Lisa Bloom, the daughter of renowned women’s rights lawyer Gloria Allred who was working on the plaintiff’s counsel, posted messages to her social media accounts announcing the news. In them, she sends support to the anonymous woman, who was identified in the suit as “Jane Doe.”
Doe had accused the Republican presidential nominee of raping her during the summer of 1994, allegedly in the home of Jeffrey Epstein — a businessman and convicted sex offender also named in the lawsuit.
“Jane Doe instructed us to dismiss her lawsuit against Trump and Epstein today,” Bloom wrote. “Tough week for her. We wish her well.”
“Every woman makes her own own choice about what is best for her,” Bloom continued. “Life’s a journey. Most of us get stronger as we get older. I respect women.”
It was, in fact, a tough week for Doe. On Wednesday, she was set to go public for the first time in a press conference. But as the press conference was about to begin in Bloom’s California offices, Bloom called it off citing threats to the plaintiff.
In her original lawsuit, Doe claimed that: “Immediately following this rape, Defendant Trump threatened me that, were I ever to reveal any of the details of Defendant Trump’s sexual and physical abuse of me, my family and I would be physically harmed if not killed.”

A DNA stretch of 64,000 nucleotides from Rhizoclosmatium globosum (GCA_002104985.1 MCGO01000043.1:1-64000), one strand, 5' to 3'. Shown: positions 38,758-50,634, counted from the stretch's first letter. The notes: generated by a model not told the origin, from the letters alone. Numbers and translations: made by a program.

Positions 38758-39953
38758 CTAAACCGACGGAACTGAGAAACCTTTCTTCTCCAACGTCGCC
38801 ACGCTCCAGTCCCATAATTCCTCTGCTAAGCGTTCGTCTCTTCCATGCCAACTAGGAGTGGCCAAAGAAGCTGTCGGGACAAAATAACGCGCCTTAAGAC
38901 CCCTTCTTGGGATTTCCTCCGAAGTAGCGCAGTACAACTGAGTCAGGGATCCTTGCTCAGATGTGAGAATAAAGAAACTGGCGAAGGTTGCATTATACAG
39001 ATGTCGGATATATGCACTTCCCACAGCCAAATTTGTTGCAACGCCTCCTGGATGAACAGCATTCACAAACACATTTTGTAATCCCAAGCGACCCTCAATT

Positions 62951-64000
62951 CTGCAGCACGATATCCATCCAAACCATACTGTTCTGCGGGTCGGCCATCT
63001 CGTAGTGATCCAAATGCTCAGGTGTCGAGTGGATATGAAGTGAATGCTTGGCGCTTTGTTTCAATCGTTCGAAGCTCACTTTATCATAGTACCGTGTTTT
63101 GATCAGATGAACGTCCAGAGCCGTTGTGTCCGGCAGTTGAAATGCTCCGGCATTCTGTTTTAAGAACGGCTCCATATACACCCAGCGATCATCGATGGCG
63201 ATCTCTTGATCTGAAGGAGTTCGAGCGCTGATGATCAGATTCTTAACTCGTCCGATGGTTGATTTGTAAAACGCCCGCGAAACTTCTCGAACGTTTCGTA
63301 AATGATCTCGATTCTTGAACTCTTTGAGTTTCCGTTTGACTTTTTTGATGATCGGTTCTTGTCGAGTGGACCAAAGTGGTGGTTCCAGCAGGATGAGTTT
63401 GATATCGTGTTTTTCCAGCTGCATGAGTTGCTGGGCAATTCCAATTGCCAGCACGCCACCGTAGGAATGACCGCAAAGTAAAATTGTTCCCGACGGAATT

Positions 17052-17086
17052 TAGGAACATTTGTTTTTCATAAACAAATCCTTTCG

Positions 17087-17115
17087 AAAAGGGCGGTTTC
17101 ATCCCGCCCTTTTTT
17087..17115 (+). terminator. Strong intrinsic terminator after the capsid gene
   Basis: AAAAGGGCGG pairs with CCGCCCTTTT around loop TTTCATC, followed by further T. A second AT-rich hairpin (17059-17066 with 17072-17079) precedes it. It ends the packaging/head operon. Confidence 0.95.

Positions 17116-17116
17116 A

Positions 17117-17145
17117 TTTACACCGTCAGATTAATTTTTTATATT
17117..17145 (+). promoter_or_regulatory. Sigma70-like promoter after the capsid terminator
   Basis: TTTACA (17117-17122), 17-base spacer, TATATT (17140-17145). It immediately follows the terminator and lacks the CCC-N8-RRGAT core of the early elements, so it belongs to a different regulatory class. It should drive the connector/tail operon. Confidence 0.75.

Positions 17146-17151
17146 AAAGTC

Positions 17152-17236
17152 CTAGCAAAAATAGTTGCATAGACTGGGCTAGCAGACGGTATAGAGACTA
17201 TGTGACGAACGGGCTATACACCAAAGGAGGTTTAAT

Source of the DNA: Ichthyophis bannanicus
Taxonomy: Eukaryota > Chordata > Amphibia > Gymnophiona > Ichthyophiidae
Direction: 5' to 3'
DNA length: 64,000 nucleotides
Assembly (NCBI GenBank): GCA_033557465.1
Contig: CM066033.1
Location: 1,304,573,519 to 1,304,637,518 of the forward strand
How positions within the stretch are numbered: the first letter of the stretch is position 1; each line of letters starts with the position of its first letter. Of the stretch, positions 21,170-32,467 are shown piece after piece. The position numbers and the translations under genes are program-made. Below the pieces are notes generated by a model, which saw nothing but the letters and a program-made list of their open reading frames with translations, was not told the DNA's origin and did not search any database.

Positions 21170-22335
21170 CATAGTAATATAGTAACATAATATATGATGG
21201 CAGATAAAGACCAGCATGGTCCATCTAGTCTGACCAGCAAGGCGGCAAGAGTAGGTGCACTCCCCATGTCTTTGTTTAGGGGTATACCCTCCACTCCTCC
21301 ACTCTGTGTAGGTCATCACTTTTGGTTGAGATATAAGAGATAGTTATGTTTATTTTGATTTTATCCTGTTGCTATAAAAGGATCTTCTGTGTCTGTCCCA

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Alan Garten, vice president and general counsel for the Trump Organization, did not return a previous call for comment to PEOPLE. But Garten has repeatedly and vehemently denied the allegations, telling the New York Daily News they were “categorically untrue, completely fabricated and politically motivated.”
Jane Doe’s legal team was beefed up in the last few weeks, with the additions of high-profile Florida defense attorney Cheney Mason (Casey Anthony’s co-counsel), and veteran New Jersey civil litigation attorney Evan Goldman, according to court filings. Bloom was handling the media aspects of the case since both she and the plaintiff were on the West Coast, Goldman told PEOPLE.
United States District Judge Ronnie Abrams had ordered both sides to appear for an initial status conference on Dec. 16 at U.S. District Court in Manhattan. The lawsuit sought $75,000 in damages.